• You will remember that we looked at the generic characteristics of complex systems and we’re going to use the understanding from those characteristics to now address the challenge of how do we manage complex systems.
  • Now, if you remember we finished the earlier video by saying that we cannot manage complex systems in the sense of designing them and predicting and controlling their behavior.
  • So if we cannot manage them in that way, then what do we do? We need a different way of understanding what ‘management’ means by using our insights from complexity theory.
  • The World Economic Forum has set up a new global agenda council on complex systems, and for more than a year now we have been working with a catastrophic risks council to actually look at pandemics and I will explain this at the end.
  • First of all, we need to understand what does inadvertently constrain mean.
  • When we want to be innovative – and you remember last time I kept repeating innovation – and we do not facilitate self-­‐organization and exploration of the space-­‐of-­‐ possibilities, then we will not actually achieve our objective.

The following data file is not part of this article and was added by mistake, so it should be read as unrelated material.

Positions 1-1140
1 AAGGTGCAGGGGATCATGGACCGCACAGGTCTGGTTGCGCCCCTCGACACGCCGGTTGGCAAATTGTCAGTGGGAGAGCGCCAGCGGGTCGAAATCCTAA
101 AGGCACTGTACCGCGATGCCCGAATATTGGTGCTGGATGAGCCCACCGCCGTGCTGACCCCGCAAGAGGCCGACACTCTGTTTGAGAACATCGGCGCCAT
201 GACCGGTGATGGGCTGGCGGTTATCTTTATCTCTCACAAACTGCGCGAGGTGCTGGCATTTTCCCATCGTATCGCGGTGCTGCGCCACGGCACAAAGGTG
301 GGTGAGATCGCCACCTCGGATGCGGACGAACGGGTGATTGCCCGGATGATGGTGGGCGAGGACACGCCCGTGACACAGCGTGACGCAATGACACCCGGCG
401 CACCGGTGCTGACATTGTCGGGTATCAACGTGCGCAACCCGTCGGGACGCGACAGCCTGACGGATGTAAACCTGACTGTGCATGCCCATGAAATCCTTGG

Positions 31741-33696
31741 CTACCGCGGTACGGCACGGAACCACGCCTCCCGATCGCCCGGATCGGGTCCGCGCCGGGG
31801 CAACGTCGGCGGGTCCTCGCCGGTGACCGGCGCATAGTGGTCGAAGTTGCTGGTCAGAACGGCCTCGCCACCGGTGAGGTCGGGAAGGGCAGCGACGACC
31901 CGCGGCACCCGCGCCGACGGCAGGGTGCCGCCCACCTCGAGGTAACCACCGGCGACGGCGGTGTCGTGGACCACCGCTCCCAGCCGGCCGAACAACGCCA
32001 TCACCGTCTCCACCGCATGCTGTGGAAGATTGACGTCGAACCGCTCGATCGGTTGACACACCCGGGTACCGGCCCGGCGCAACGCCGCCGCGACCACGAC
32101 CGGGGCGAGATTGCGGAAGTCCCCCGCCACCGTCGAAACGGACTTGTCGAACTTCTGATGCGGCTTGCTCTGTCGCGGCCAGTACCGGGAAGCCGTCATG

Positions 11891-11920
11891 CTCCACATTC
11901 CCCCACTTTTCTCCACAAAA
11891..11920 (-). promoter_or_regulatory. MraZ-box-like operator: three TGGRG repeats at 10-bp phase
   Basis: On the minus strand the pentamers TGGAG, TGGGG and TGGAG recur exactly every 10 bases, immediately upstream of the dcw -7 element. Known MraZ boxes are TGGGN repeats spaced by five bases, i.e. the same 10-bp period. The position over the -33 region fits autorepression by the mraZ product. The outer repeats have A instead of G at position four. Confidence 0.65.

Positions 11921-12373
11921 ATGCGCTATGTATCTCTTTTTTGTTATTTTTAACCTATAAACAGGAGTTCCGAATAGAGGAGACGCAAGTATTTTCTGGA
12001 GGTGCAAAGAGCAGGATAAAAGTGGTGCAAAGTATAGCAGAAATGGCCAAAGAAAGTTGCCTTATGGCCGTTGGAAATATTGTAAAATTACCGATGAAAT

• These are apparently intractable problems in the sense that they are very difficult, they do not have a single solution or a simple solution and they are very, very difficult to address.
  • Yet what we often do as humans is choose one of those dimensions and focus on that with exclusion of all others.
  • For example we might say it’s only a technical problem, or it’s only a financial problem, or it’s only a cultural problem, and we actually focus on that dimension and we do not address all the other dimensions.
  • These characteristics, these dimensions are inter-­‐related, inter-­‐ connected and they co-­‐evolve, they actually influence and change each other.
  • So how do we actually go about understanding the multiple dimensions and the multiple causalities? Let me give you an example, because what I have just said is theory.
  • What we did, we worked with that team last March, and we took them through a methodology that is based on the logic of complexity to actually identify the multiple dimensions of the problem space and the multiple interacting causalities.
  • Because the whole point is: How do they influence each other? How do they co-­‐evolve? Because if we don’t understand those co-­‐evolutionary dynamics within the multiple dimensions, we cannot address such a very complex problem.
  • What we need are multiple micro-­‐strategies, which are part of a coherent overarching framework, which is part of an enabling environment.
  • So the first one is the idea that the complex problem or challenge has multiple dimensions and multiple causalities and the way to address them is through an enabling environment, not a single solution.